7 Boomsma C, Eijkemans M, Hughes E et al. A meta-analysis of pregnancy outcomes in women with polycystic ovary syndrome. Hum Reprod Update 2006:12; 673–683.

8 Imani B, Eijkemans M, Te Velde E et al. Predictors of patients remaining anovulatory during clomiphene citrate induction of ovulation in normogonadotropic oligoamenorrheic infertility. J Clin Endocrinol Metab 1998:83; 2361–2365.

9 Imani B, Eijkemans M, Te Velde E et al. Predictors of chances to conceive in ovulatory patients during clomiphene citrate induction of ovulation in normogonadotropic oligoamenorrheic infertility. J Clin Endocrinol Metab 1999:84; 1617–1622.

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11 Balen A, Platteau P, Andersen A et al. The influence of body weight on response to ovulation induction with gonadotrophins in 335 women with World Health Organization group II anovulatory infertility. BJOG 2006:113; 1195–1202.

12 Gjonnaess H. Ovarian electrocautery in the treatment of women with polycystic ovary syndrome (PCOS). Factors affecting the results. Acta Obstet Gynecol Scand 1994:73; 407–412.

13 Kiddy D, Hamilton-Fairley D, Bush A et al. Improvement in endocrine and ovarian function during dietary treatment of obese women with polycystic ovary syndrome. Clin Endocrinol (Oxf) 1992:36; 105–111.

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17 Escobar-Morreale H, Botella-Carretero J, varez-Blasco F et al. The polycystic ovary syndrome associated with morbid obesity may resolve after weight loss induced by bariatric surgery. J Clin Endocrinol Metab 2005:90; 6364–6369.

18 Sabuncu T, Harma M, Harma M et al. Sibutramine has a positive effect on clinical and metabolic parameters in obese patients with polycystic ovary syndrome. Fertil Steril 2003:80; 1199–1204.

19 Jayagopal V, Kilpatrick E, Holding S et al. Orlistat is as beneficial as metformin in the treatment of polycystic ovarian syndrome. J Clin Endocrinol Metab 2005:90; 729–733.

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22 Legro R, Barnhart H, Schlaff W et al. Clomiphene, metformin, or both for infertility in the polycystic ovary syndrome. N Engl J Med. 2007a:356; 551–566.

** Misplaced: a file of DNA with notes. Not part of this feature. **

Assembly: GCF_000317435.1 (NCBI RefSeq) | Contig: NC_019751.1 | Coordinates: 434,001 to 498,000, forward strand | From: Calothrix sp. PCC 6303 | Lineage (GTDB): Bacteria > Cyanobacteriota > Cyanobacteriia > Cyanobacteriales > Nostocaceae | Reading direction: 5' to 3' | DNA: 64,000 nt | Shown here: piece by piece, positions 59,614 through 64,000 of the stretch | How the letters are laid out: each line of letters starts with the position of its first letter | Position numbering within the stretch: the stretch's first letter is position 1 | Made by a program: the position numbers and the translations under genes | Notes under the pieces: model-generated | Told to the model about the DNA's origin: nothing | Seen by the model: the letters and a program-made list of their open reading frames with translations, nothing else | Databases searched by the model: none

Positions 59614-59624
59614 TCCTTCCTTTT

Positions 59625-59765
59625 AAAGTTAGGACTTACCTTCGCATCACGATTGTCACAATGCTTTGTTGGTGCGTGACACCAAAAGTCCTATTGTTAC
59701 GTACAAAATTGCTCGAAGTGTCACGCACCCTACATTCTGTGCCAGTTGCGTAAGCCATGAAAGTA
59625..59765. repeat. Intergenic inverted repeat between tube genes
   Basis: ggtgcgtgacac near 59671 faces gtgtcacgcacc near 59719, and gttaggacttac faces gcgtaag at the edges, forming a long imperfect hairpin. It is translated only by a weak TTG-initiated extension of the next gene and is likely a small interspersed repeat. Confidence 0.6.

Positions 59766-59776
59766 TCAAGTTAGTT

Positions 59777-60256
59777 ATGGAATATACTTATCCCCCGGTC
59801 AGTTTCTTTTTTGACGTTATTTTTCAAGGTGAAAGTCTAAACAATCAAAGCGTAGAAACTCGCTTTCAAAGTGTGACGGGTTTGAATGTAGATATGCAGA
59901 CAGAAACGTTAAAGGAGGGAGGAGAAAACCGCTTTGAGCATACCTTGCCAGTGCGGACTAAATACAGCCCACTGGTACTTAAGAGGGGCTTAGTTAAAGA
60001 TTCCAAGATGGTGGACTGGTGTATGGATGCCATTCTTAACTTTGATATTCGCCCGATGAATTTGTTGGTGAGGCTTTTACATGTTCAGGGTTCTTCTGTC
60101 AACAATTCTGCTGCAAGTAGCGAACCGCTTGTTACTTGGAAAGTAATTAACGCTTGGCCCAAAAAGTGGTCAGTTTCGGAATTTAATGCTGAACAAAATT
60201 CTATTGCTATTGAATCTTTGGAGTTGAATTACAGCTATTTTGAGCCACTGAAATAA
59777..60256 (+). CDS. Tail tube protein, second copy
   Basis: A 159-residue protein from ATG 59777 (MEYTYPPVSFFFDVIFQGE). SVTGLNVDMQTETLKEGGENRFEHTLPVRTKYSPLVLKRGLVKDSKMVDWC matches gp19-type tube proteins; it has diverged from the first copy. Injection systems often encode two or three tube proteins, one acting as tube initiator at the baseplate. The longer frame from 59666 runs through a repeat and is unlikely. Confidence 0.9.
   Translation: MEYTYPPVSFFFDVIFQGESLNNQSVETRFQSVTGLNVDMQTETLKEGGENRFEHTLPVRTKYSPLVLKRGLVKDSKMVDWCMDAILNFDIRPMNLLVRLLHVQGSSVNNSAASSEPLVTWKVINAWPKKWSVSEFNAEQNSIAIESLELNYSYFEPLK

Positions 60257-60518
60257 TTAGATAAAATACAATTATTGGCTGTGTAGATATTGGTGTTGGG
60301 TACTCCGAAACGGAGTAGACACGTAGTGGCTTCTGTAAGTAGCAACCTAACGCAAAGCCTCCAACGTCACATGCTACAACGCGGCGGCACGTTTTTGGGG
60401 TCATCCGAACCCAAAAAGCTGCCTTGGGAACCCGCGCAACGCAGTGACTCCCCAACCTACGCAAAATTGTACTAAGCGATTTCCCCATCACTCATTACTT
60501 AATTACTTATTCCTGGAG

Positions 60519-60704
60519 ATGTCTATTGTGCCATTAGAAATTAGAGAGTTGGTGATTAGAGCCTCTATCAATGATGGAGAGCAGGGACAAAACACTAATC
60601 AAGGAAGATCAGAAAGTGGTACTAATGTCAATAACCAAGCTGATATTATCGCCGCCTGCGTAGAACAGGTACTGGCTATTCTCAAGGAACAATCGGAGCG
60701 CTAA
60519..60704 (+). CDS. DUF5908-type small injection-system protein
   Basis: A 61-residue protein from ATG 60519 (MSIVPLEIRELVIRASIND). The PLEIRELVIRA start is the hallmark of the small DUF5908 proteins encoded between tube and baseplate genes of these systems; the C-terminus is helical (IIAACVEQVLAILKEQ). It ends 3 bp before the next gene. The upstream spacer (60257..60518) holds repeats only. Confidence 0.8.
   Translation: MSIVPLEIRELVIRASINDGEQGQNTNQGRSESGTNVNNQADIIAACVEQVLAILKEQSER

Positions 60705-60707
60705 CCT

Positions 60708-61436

23 Messinis IE. Ovulation induction: a mini review. Hum Reprod. 2005:20; 2688–2697.

24 Eijkemans M, Imani B, Mulders A et al. High singletons live birth rate following classical ovulation induction in normogonadotrophic anovulatory infertility (WHO 2). Hum Reprod. 2003:18; 2357–2362.

25 Kosmas I, Tatsioni A, Fatemi H et al. Human chorionic gonadotropin administration vs. luteinizing monitoring for intrauterine insemination timing, after administration of clomiphene citrate: a meta-analysis. Fertil Steril 2007; 87:607–612.

26 Kousta E, White D, Franks S. Modern use of clomiphene citrate in induction of ovulation. Hum Reprod Update 1997:3; 359–365.

27 Moll E, Bossuyt P, Korevaar J et al. Effect of clomifene citrate plus metformin and clomifene citrate plus placebo on induction of ovulation in women with newly diagnosed polycystic ovary syndrome: randomised double blind clinical trial. BMJ

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28 Lord J, Flight I, Norman R. Insulin-sensitising drugs (metformin, troglitazone, rosiglitazone, pioglitazone, D-chiro-inositol) for polycystic ovary syndrome. Cochrane Database Syst Rev 2003; CD003053.

29 Tang T, Glanville J, Hayden C et al. Combined lifestyle modification and metformin in obese patients with polycystic ovary syndrome. A randomized, placebo-controlled, double-blind multicentre study. Hum Reprod 2006a:21; 80–89.

30 Vanky E, Salvesen K, Heimstad R et al. Metformin reduces pregnancy complications without affecting androgen levels in pregnant polycystic ovary syndrome women: results of a randomized study. Hum Reprod 2004:19; 1734–1740.

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36 Holte J, Bergh T, Berne C et al. Restored insulin sensitivity but persistently increased early insulin secretion after weight loss in obese women with polycystic ovary syndrome. J Clin Endocrinol Metab. 1995: 80; 2586–2593.

37 Meirow D, Yossepowitch O, Rosler A et al. Insulin resistant and non-resistant polycystic ovary syndrome represent two clinical and endocrinological subgroups. Hum Reprod. 1995: 10; 1951–1956.

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42 Ibanez L, Valls C, Ferrer A et al.  Sensitization to insulin induces ovulation in nonobese adolescents with anovulatory hyperandrogenism. J Clin Endocrinol Metab 2001: 86; 3595- 3598.